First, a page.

Dog-walking service Wag — with the heavy imprint of SoftBank — is replacing its CEO and accepting $300 million in cash
The dog-walking company Wag is replacing its CEO as it prepares to accept an investment from SoftBank that would offer the Japanese investor substantial control in the startup.
Wag said on Tuesday that Hilary Schneider, an experienced executive who most recently led LifeLock, would replace the company’s co-founder, Josh Viner, as its CEO. Viner’s departure comes as Wag accepts $300 million in an unusual deal that is expected to give SoftBank a 45 percent stake in the company.
The deal in some ways resembles a private equity move — and is a vivid reminder that SoftBank holds a ton of power in negotiations.
Recode first reported last December that Wag was preparing to accept only $100 million in funding. But the company’s fundraising budget tripled as it got to know SoftBank, which runs a $100 billion technology fund that needs to cut big checks to invest its mammoth war chest.
And then this month, we shared that the expected deal terms would give SoftBank enormous influence at Wag, given that the company was only valued at $650 million in the transaction. SoftBank is behind all of the $300 million investment — this is not a traditional venture “round” — and none of the money is going to buy out existing investors, according to a person close to the deal.
Commensurate with its massive ownership stake in the company, SoftBank is taking two board seats at Wag, one of which will go to SoftBank investor Jeff Housenbold, who will become chair of the board.
The ability to install a new CEO was a major draw for the investor. SoftBank wanted Wag to bring in an experienced CEO, and was unsure whether it would do the deal if the company did not, the person said. The company’s founder, Josh Viner, and his brother, Jon Viner, have modest early-stage startup experience, but have not grown a global business like what SoftBank wants Wag to become.
So enter Schneider, once the executive vice president of the Americas for Yahoo before becoming the head of LifeLock, which was sold to Symantec for $2.3 billion last year. Schneider is a well-known leader in digital media and once led Knight Ridder Digital.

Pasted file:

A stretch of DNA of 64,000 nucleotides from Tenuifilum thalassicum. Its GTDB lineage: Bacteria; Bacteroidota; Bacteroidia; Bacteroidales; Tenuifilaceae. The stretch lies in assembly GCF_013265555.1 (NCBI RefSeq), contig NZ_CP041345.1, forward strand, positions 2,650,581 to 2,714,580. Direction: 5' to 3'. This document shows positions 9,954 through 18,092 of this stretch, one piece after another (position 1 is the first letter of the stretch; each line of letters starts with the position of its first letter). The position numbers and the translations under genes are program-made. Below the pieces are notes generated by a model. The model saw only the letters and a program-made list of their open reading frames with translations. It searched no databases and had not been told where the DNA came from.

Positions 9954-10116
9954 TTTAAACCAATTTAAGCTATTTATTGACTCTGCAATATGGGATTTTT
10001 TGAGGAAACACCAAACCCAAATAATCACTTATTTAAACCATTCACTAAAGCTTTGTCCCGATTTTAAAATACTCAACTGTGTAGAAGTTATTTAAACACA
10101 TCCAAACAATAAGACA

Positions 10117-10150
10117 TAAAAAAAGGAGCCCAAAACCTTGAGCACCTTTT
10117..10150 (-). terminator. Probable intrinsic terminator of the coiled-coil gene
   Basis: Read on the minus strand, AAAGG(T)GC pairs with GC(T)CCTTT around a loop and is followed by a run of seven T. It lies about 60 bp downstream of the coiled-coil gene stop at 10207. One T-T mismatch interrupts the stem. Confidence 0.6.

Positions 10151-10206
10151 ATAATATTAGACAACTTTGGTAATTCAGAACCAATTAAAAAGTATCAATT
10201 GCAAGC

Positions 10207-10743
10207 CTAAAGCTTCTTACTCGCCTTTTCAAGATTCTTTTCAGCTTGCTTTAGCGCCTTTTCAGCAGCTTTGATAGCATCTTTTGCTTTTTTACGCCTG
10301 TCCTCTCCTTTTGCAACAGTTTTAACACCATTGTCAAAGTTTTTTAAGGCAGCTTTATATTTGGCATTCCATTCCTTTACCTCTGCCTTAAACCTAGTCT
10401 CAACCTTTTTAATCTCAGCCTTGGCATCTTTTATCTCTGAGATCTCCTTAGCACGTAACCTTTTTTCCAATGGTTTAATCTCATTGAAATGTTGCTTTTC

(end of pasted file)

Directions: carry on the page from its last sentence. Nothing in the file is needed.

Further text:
Schneider, the owner of two black terriers, told Recode in an interview that she was not worried about the heavy imprint of SoftBank, as she has worked with the investor in the past.
“I think we have an aligned vision of how we want to grow the company,” Schneider said.
Schneider said the Viner brothers will remain at the company in to-be-determined senior roles focusing on product and engineering.
The Viner brothers told Recode in an interview that they had secured the SoftBank investment before securing Schneider, and insisted that the two developments had “nothing to do” with one another.
The Viners said they had actually signed a term sheet in October after a meeting with SoftBank chief Masayoshi Son in Japan. SoftBank knew at the time that the brothers had retained the executive search firm Spencer Stuart, and that the firm had narrowed the search to a few finalists, but interestingly, SoftBank did not know for certain who the new CEO would be when the term sheet was signed.
Once she had been recruited, Schneider met with the SoftBank team. It turned out that Schneider already knew Housenbold from their decades in Silicon Valley.
“This is a coincidence it’s happening at the same time,” said Josh Viner.
It is nevertheless a new phase for the Viners: The two brothers once had control of the board, but will now be just two of eight directors. They compared it to when Larry Page and Sergey Brin of Google handed over the CEO reins to the elder Eric Schmidt.
Wag is in more than 100 cities in the U.S., but has no international footprint. Expect SoftBank to push the company to grow overseas quickly.
The challenge for Wag will be to grow from primarily the dog-walking market into the much more substantial pet market, which Wag pegs at $70 billion in the U.S.
SoftBank is placing a series of bets on automation, and envisions a company that is well beyond merely connecting dog owners with available walkers in their neighborhood. The investor was impressed by the rate of adoption by millennial users and the low costs to acquire customers.
But the company nevertheless faces a persistent threat in the U.S. dog-walking industry from Rover, which has raised over $160 million. Both Schneider and SoftBank see the market to be big enough to host both a Wag and a Rover — and that there is not yet a preeminent global brand for the dog industry.
“We think about pet services broadly,” Schneider said.
Now Wag has a big cash advantage over its competitor. In addition to the $300 million in fresh cash, the person close to the deal said, more than half of the $60 million the company has previously raised is sitting in the bank.
Other backers include Sherpa Ventures, General Catalyst and Battery Ventures, which quietly led the company’s $40 million round last year.